Mar 6, 2013 / 8:57 pm
The Bloc Quebecois has lost its bid to rewrite the rules for Quebec secession, but not before inflicting considerable political damage on the NDP.
A Bloc motion calling for repeal of the Clarity Act was easily defeated late Wednesday by a vote of 283-5, with Conservatives, New Democrats and Liberals all opposing it.
There was no surprise in the motion's crushing defeat, but the Bloc succeeded in exposing divisions within the NDP, the BQ's arch-rivals in Quebec, and prompted New Democrat MP Claude Patry to defect to the Bloc last week.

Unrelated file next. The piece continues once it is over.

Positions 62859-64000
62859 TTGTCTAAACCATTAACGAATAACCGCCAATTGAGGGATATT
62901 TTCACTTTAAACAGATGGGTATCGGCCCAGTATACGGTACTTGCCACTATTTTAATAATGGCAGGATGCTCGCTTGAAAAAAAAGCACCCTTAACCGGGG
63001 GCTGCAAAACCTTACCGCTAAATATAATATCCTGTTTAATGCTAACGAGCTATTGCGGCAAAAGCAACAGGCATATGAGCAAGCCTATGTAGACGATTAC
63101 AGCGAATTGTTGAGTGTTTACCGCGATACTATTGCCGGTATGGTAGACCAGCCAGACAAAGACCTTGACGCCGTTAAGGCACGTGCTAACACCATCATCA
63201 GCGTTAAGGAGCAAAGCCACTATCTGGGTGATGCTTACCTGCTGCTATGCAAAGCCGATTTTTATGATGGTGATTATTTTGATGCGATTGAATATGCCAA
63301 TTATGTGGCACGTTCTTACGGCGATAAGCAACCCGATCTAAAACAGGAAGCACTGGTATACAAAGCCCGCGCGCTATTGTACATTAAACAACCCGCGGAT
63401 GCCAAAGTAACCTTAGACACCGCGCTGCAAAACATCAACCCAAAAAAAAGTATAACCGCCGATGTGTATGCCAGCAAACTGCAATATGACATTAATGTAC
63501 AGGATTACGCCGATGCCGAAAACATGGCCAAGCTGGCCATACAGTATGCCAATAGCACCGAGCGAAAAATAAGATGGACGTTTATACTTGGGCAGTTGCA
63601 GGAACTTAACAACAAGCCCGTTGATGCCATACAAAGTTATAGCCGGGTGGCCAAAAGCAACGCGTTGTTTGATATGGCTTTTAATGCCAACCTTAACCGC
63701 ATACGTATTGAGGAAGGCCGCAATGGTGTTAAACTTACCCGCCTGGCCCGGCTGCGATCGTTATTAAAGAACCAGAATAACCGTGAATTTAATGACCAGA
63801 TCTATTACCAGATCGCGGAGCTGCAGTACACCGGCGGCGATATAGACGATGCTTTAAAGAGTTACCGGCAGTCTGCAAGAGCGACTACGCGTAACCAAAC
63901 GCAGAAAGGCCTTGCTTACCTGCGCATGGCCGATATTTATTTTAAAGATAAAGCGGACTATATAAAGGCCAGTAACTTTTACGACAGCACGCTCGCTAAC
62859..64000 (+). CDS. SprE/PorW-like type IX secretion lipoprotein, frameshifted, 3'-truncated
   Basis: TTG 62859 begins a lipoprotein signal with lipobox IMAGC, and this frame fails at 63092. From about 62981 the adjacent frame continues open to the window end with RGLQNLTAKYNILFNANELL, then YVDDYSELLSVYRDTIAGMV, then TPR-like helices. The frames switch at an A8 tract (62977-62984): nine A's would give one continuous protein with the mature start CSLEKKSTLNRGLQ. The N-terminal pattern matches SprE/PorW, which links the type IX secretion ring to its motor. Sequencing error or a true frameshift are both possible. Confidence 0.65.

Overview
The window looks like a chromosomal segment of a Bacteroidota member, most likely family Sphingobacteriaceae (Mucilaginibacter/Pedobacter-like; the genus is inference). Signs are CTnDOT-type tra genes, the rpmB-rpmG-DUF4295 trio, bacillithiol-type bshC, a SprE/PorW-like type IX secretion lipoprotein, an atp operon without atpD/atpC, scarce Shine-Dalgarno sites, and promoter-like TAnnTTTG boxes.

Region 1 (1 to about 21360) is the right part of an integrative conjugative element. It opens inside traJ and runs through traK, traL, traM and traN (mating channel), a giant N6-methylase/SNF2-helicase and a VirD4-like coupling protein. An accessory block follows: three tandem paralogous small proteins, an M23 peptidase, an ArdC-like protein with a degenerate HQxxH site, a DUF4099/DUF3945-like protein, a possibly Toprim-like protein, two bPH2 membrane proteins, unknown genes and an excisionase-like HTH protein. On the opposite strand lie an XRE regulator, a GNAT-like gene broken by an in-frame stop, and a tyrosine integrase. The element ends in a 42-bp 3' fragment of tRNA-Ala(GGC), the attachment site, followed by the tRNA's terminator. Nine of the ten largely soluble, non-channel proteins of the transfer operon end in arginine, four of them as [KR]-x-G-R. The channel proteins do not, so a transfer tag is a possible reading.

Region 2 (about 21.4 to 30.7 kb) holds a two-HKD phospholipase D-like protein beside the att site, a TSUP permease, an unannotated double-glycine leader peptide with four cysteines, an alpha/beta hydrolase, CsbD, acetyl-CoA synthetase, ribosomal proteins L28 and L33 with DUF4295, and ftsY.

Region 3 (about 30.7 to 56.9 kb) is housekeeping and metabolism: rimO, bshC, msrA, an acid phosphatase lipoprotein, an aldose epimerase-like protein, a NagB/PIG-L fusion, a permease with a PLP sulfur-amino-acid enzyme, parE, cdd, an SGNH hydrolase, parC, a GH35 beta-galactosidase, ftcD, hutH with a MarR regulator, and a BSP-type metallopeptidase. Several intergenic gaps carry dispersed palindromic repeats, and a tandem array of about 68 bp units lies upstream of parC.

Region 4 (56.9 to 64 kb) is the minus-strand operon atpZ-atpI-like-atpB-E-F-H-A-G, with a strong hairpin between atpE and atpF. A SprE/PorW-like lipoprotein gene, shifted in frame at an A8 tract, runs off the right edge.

The motion also shone a spotlight on the NDP's controversial position on secession and provided fodder to federalist rivals to accuse the NDP of pandering to separatists.
The Clarity Act stipulates that an undefined clear majority of Quebecers would have to vote Yes on a clear question to secede before the federal government would agree to negotiate terms of a national divorce.
In response to the Bloc motion to repeal the act, the NDP proposed its own "unity bill" to replace Clarity. It says that a bare majority of 50 per cent plus one vote would be sufficient to trigger negotiations on secession, provided that the referendum question was clear and there were no irregularities in the vote.
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